If I know enough about a specific computer build is it practically possible to generate a benchmark based on the specification of the components?

For example, I'll know the GPU & CPU speeds, chipset (plus all IO speeds), memory speed / channels etc and I'd like to build benchmarks based on formulas (not software tests).

This seems possible as all of the components should work at the manufacturers stated speed. The downside is that it would be a theoretical benchmark dependent on the build quality of the motherboard and components which can sometimes be variable.

My question is, is this approach feasible and if not, what are the factors preventing an accurate benchmark formula?

Has anyone seen any algorithmic approaches to benchmarking?

Note: This is related to my original post (Given a processor specification how can I figure out what RAM it can use?). Now I have more understanding of the importance of the chipset I am restating the question.

Thanks in advance,


  • You should really edit your original question with your new information rather than opening a new question asking the same thing. -1
    – Mark Pim
    Commented Aug 4, 2009 at 9:54
  • Well the new question is quite different and the original answers a different question. Hence a new question, both are useful.
    – user4213
    Commented Aug 4, 2009 at 10:02

4 Answers 4


How much accuracy for a benchmark do you expect and what type of benchmark do you want to estimate? If 5-10% accuracy will suite you, then you can try. You will have to collect benchmark results from different PC magazines and sites and update your database frequently in order to be able to benchmark different configurations.

In any case you will also have to approximate some results because you will not be able to find tests for any configuration available on the market. For example you found benchmark results for chipsets X and Y for Intel processor 2GHz. Also you have benchmarks for 2.0Ghz and 2.33Ghz processors but for chipset Z. If 2.33Ghz is faster then 2.0Ghz say in 10% on chipset Z, could you expect that it will be faster in 10% on chipsets X and Y, so you can multiply you previous benchmarks on 1.1 ??? This is reasonable, but this will be only an approximate result.

Also please take into account that there is no benchmark that suite all users and each benchmark can depend more on some computer components and less on another. For example if we want to measure floating point operations, we will have better results on more powerful processor. If we will run benchmark test for an Access database, we will see that results depend on HDD performance much more then on processor's and so on.

Theoretical benchmarks are at some point become useless for end users, because what end users want to know is on what PC Vista will start faster or FireFox will open web site faster and it where it will take less time to save huge 20Mb Office document... End users rarely care about numbers of floating point operations.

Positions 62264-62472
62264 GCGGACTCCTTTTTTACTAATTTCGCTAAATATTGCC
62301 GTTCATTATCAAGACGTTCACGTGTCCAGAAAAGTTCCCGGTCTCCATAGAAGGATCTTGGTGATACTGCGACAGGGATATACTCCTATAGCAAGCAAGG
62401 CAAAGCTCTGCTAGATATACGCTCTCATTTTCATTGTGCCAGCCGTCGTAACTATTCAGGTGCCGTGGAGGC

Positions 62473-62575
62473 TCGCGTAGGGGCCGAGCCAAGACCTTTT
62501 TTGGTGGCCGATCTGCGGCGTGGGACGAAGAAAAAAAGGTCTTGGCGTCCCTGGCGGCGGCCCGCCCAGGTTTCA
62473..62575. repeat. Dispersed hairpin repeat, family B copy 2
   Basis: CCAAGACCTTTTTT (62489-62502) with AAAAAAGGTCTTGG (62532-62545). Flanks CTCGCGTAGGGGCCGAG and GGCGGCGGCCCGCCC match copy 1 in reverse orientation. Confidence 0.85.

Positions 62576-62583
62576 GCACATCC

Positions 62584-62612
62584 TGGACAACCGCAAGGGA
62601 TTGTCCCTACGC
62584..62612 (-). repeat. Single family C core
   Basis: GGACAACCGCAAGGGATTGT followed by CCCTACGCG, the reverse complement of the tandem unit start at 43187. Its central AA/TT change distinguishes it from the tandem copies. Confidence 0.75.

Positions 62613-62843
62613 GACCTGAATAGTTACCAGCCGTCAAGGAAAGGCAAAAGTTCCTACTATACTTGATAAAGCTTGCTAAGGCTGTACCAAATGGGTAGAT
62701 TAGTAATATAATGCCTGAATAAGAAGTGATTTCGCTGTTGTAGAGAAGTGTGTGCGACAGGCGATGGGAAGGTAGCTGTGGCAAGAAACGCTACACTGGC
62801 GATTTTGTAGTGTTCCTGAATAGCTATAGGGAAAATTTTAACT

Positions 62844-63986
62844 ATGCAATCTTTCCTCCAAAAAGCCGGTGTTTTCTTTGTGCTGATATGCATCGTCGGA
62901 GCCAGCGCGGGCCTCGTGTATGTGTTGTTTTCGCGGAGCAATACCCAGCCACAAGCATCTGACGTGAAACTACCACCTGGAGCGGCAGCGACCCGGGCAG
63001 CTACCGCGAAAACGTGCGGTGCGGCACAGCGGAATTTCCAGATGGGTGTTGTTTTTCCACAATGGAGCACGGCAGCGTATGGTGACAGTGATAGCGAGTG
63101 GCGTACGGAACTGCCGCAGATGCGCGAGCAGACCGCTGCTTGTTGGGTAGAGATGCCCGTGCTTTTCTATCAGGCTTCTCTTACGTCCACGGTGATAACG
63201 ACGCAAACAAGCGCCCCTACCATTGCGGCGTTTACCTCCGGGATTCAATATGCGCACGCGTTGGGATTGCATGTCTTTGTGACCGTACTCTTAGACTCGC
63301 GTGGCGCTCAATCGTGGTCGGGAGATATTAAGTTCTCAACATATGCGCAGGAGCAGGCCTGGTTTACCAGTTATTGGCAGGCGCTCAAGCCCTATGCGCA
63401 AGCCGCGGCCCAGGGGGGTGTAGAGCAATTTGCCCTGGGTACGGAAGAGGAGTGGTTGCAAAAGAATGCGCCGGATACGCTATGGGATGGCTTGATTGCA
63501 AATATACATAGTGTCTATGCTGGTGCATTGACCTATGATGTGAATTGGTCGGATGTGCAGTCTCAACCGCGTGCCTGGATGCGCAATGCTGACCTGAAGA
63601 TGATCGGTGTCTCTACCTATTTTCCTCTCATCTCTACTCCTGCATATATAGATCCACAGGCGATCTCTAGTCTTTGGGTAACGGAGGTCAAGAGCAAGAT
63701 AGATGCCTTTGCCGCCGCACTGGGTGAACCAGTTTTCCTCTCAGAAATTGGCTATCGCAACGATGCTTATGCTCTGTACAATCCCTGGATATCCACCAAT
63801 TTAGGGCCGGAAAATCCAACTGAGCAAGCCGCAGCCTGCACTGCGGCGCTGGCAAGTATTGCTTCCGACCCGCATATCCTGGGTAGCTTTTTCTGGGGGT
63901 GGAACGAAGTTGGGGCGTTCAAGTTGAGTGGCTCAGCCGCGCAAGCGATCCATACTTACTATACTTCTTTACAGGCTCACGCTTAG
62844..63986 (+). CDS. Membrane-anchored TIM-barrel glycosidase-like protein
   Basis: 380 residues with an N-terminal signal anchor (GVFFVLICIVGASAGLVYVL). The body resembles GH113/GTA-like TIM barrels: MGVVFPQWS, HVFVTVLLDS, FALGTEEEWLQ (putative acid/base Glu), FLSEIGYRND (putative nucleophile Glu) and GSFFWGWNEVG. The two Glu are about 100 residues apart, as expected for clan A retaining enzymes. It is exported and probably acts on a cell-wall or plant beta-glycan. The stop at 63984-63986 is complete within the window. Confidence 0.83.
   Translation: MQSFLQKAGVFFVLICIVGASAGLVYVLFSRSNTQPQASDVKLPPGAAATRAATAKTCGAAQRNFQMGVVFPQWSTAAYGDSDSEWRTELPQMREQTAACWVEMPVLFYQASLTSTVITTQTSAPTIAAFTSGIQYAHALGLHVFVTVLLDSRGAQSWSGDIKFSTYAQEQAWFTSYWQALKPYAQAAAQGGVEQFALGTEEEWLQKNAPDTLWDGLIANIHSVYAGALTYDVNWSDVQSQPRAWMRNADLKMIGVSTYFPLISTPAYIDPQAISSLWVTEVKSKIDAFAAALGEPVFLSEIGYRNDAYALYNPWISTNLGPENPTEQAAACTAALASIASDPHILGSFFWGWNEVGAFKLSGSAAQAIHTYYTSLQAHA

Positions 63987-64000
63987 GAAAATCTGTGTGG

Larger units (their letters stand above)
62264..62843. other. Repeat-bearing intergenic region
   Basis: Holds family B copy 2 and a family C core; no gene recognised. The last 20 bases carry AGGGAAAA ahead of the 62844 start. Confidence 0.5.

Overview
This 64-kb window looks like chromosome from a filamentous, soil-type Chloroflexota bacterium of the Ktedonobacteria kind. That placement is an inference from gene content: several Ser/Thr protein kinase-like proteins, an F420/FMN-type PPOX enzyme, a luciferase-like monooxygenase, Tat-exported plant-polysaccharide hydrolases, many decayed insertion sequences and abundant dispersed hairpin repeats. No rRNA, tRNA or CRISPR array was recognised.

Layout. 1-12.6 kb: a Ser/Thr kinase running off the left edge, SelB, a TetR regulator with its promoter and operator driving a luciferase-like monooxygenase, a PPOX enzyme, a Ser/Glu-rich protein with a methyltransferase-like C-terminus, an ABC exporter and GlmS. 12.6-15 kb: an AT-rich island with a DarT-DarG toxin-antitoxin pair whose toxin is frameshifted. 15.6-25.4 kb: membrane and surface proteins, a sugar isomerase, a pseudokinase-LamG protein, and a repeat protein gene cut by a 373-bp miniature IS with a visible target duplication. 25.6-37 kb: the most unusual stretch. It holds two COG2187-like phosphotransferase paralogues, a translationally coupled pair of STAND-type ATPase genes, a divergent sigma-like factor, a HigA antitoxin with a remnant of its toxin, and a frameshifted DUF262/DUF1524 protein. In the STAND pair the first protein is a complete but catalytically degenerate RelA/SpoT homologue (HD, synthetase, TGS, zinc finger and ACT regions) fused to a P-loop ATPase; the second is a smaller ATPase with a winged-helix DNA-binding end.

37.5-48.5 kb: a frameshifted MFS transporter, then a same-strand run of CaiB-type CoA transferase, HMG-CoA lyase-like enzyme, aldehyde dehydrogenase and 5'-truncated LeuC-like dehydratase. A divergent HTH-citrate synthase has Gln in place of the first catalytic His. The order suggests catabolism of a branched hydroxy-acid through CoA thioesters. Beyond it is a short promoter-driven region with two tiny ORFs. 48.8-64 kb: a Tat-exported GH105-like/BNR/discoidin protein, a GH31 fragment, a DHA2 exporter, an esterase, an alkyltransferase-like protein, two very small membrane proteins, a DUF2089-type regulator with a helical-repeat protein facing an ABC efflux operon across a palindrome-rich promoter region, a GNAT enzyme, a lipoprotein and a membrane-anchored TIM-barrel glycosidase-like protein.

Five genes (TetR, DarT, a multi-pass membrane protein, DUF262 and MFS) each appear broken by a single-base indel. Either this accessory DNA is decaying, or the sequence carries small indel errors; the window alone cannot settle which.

• Good answer, I was thinking more of calculating the core components such as chipset and CPU separately and then based on the interconnect speed between those components, coming up with a benchmark. I agree about different marks for different users. Thanks
    – user4213
    Commented Aug 4, 2009 at 10:25

It's a nice idea, but I don't think it's really realistic. I've seen the exact same hardware generate different benchmark results based on otherwise undetectable differences (presumably related to software).

You may be able to generate a series of expected ranges for particular hardware configurations using an evidence-based approach that aggregates actual benchmarks, but even that wouldn't be particularly accurate.

In short, I believe the answer is no, you can't.


This question reminds me of the popular 'how many piano tuners in a city' problem.
Now, I know a lot of people are going to find faults in that association,
this is how I'd like to explain it.
Please note, I am not saying it is the same problem -- just somewhat similar.

What your are trying to do is
derive a benchmark figure (number of piano tuners)
from various other results that may not correlate together.

You could approximate some derivation rules to arrive at a benchmark,
however, a number of parameters (subjective to each configuration in question)
will cause your computed benchmark figure to deviate arbitrarily from the actual values.

The existing benchmarking tools themselves have a hard time reproducing the results
and like to dictate a lot of things on the test conditions.


You have to keep in mind that there are going to be scenarios that you will not be able to predict... for example, imagine:

  • Two processors A and B, where B has been shown to be about 1.5x the speed of A in otherwise identical systems
  • A new motherboard X, tested with processor A, giving it a 1.1x boost over its previous score due to optimisations in the chipset

Does this mean you can conclude that B will also be 1.1x faster in X? Not necessarily; it may very well be that although the chipset is theoretically better by that factor, but it may still have some (as of yet) undetected bandwidth limit that prevents it from scaling above 1.5x the performance of A, so the better performance of B already uses up all that headroom.

And this is but one example... there are going to be innumerable limitations like this between various components in the system, and some of them are never detected until just the right combination of components is put together. As a result any algorithmic approximation will undoubtedly end up with many unexpected corner cases that will turn out wildly inaccurate.

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